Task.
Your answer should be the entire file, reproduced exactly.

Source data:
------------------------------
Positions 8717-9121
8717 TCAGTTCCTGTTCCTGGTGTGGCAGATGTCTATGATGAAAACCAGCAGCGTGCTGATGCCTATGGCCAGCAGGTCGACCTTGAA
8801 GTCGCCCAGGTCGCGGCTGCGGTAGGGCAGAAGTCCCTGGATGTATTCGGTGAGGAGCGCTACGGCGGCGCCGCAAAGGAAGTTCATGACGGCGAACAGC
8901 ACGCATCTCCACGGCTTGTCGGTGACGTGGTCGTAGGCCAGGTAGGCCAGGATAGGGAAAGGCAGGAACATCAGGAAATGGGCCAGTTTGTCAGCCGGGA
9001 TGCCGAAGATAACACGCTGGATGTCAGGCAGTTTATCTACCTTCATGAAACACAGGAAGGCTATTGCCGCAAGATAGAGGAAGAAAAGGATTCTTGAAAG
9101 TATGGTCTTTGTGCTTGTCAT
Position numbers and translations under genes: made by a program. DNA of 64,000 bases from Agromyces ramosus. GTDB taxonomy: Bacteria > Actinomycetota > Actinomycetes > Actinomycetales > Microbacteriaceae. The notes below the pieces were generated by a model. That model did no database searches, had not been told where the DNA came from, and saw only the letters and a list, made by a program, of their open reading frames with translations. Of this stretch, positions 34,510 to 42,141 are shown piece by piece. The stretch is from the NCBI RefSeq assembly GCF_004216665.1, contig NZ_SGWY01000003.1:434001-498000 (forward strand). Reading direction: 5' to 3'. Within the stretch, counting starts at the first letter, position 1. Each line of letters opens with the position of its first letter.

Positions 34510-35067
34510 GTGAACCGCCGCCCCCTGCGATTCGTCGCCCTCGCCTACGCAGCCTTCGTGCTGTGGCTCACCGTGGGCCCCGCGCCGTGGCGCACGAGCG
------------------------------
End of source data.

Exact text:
Positions 8717-9121
8717 TCAGTTCCTGTTCCTGGTGTGGCAGATGTCTATGATGAAAACCAGCAGCGTGCTGATGCCTATGGCCAGCAGGTCGACCTTGAA
8801 GTCGCCCAGGTCGCGGCTGCGGTAGGGCAGAAGTCCCTGGATGTATTCGGTGAGGAGCGCTACGGCGGCGCCGCAAAGGAAGTTCATGACGGCGAACAGC
8901 ACGCATCTCCACGGCTTGTCGGTGACGTGGTCGTAGGCCAGGTAGGCCAGGATAGGGAAAGGCAGGAACATCAGGAAATGGGCCAGTTTGTCAGCCGGGA
9001 TGCCGAAGATAACACGCTGGATGTCAGGCAGTTTATCTACCTTCATGAAACACAGGAAGGCTATTGCCGCAAGATAGAGGAAGAAAAGGATTCTTGAAAG
9101 TATGGTCTTTGTGCTTGTCAT
Position numbers and translations under genes: made by a program. DNA of 64,000 bases from Agromyces ramosus. GTDB taxonomy: Bacteria > Actinomycetota > Actinomycetes > Actinomycetales > Microbacteriaceae. The notes below the pieces were generated by a model. That model did no database searches, had not been told where the DNA came from, and saw only the letters and a list, made by a program, of their open reading frames with translations. Of this stretch, positions 34,510 to 42,141 are shown piece by piece. The stretch is from the NCBI RefSeq assembly GCF_004216665.1, contig NZ_SGWY01000003.1:434001-498000 (forward strand). Reading direction: 5' to 3'. Within the stretch, counting starts at the first letter, position 1. Each line of letters opens with the position of its first letter.

Positions 34510-35067
34510 GTGAACCGCCGCCCCCTGCGATTCGTCGCCCTCGCCTACGCAGCCTTCGTGCTGTGGCTCACCGTGGGCCCCGCGCCGTGGCGCACGAGCG